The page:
Financial - Employment

Last modified by Hendrick Guerra on 2018/10/22 18:40

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Gaps and barriers parents face


  • Parents incur significant out of pocket expenses on equipment, therapies, transportation, special diet, respite, etc. This also includes the cost of parking and gas for the various hospital visits and appointments.
  • Parents are responsible for navigating the complex web of federal, provincial and municipal supports in order to receive financial assistance for their child’s medical needs.
  • Parents must complete multiple applications since the funding supports operate independently of one another and application processes aren’t streamlined.
  • Once the applications are approved, parents spend an onerous amount of time to complete the accounting that supports the funding claims.
  • Parents are required to pay out of pocket and then submit a claim for reimbursement for certain financial supports. Lengthy waits to receive the return can discourage families from making decisions related to care.
  • Families who earn over approximately $65,000 per year do not qualify for any financial assistance for their child’s medical needs. There is little flexibility or consideration for families on this salary who have multiple children.
  • Parents experience an onerous process for filing taxes because of the extent of their medical expense claims as well as long wait for reimbursement.


  • The primary caregiver is often unable to work because of the level of commitment to care and the unpredictability of the child’s needs.  This includes numerous appointments and unplanned admissions.
  • There are numerous barriers which need to be addressed before a parent is even able to consider employment (see funding and finances, respite, daycare, and school)
  • Parents looking for employment have difficulty finding a flexible employer or are reluctant to tell an employer of the unpredictability of their child’s care needs.
  • For those parents who are employed, there is an ongoing need to advocate for increased awareness and understanding with employer.

What we've heard


The currently literature indicates that financial difficulties continue to present major challenges in meeting their children’s needs, even though some public initiatives in the United States have helped reduce the impact (e.g., Affordable Care Act, Advancing Care for Exceptional Kids Act , Supplemental Security Income program, state Title V programs). 

In one quality improvement initiative in Massachusetts, a multidisciplinary team successfully created a sustainable system to identify parents with primary health insurance who qualified for coordination of benefits.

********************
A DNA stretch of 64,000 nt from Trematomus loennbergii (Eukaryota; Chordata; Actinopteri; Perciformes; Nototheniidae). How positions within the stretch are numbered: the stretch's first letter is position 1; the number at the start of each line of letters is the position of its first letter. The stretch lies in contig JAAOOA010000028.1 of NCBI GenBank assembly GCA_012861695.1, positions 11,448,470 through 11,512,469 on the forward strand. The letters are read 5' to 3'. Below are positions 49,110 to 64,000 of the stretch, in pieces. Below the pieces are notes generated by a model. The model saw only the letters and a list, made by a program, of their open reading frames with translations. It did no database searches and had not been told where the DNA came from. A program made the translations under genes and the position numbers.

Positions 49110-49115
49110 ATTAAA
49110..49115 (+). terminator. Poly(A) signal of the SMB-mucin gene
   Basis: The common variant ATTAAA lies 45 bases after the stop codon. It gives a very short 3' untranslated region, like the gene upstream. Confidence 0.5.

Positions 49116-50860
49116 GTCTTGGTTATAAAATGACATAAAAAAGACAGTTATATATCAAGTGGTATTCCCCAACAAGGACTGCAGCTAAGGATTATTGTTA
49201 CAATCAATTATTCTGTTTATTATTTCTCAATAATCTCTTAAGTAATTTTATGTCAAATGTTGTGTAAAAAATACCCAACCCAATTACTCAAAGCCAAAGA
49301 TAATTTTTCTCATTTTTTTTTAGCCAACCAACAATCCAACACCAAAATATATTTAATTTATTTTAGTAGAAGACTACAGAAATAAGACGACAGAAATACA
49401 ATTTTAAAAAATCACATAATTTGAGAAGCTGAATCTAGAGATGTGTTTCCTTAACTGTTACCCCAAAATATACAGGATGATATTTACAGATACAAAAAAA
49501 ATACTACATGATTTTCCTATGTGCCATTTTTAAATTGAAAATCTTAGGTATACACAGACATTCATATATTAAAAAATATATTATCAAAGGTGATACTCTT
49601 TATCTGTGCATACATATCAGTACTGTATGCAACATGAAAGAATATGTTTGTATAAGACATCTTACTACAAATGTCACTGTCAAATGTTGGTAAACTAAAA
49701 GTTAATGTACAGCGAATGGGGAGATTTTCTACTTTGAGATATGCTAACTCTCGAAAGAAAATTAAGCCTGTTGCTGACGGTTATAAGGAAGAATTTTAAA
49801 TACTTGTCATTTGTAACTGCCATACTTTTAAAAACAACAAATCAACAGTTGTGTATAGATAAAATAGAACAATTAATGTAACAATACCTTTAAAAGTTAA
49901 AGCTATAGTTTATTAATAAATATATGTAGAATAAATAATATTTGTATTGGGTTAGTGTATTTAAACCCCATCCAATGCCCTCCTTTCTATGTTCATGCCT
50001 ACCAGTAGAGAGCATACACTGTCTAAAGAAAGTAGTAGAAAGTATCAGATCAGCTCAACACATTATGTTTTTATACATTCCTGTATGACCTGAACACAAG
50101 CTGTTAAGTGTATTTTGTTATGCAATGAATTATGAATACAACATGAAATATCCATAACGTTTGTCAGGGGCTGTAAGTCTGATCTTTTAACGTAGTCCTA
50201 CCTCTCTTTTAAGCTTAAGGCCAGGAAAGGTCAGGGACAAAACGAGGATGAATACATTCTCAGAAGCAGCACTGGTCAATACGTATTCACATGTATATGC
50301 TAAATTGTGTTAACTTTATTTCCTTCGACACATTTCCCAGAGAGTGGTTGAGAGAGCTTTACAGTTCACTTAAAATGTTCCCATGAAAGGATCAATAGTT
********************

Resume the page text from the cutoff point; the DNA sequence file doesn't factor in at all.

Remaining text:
Australia’s National Disability Strategy is rolling out programs such as the National Disability Insurance Scheme and more interventions that provide direct help to caregivers. 

In Canada, the recently announced reinstatement of the Disability Advisory Committee can help address issues with the Disability Tax Credit.  A non-randomized study evaluating an online tool to access financial benefits finalized data collection in 2017; its results paper is yet to be submitted and this work is being continued though a CIHR-funded study that links sociodemographic data collection in primary care to address financial issues.


The current literature on employment suggests that universal access to paid leave in the workforce was found to improve the physical and mental health caregivers who have a child with medical complexities, and was recommended to protect caregiver health. Further, the support of a supervisor was associated with better mental and physical health among employees when having to care for their child. Additionally, longer leaves from employment were associated with positive effects on child’s physical and emotional health but may have negative effects on parental job performance and employees reported financial problems, particularly when unpaid. Regardless of income, health insurance is a key component of financial safety for families caring for a child with medical complexities and should be considered part of a multifaceted national strategy for employers. 

In Canada, a non-profit in British Columbia created a toolkit that provides information and resources to help minimize the impact of caregiving on both the employee and the workplace.

Created by Ann Watkins on 2018/08/09 21:45
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